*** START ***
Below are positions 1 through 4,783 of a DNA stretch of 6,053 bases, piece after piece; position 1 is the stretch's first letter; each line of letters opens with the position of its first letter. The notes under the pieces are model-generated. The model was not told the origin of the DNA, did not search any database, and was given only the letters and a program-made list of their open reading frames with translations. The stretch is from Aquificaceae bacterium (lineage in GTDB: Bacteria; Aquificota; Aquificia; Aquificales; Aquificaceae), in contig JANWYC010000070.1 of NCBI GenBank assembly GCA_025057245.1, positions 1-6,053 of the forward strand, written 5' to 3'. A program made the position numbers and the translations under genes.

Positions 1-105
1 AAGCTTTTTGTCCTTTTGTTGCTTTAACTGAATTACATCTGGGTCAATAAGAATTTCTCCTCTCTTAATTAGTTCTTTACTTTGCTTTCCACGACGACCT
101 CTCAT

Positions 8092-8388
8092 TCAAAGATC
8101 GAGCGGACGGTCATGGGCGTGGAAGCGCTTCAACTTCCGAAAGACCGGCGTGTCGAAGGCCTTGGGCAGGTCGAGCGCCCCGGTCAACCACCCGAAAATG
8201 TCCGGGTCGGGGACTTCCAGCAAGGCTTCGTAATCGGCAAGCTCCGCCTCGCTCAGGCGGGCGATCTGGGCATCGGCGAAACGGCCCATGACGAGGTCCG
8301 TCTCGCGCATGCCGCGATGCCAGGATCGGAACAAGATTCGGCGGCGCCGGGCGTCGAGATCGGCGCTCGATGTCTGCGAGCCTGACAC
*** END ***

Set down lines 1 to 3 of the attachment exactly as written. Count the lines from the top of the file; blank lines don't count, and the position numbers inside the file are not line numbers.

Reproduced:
Below are positions 1 through 4,783 of a DNA stretch of 6,053 bases, piece after piece; position 1 is the stretch's first letter; each line of letters opens with the position of its first letter. The notes under the pieces are model-generated. The model was not told the origin of the DNA, did not search any database, and was given only the letters and a program-made list of their open reading frames with translations. The stretch is from Aquificaceae bacterium (lineage in GTDB: Bacteria; Aquificota; Aquificia; Aquificales; Aquificaceae), in contig JANWYC010000070.1 of NCBI GenBank assembly GCA_025057245.1, positions 1-6,053 of the forward strand, written 5' to 3'. A program made the position numbers and the translations under genes.

Positions 1-105
1 AAGCTTTTTGTCCTTTTGTTGCTTTAACTGAATTACATCTGGGTCAATAAGAATTTCTCCTCTCTTAATTAGTTCTTTACTTTGCTTTCCACGACGACCT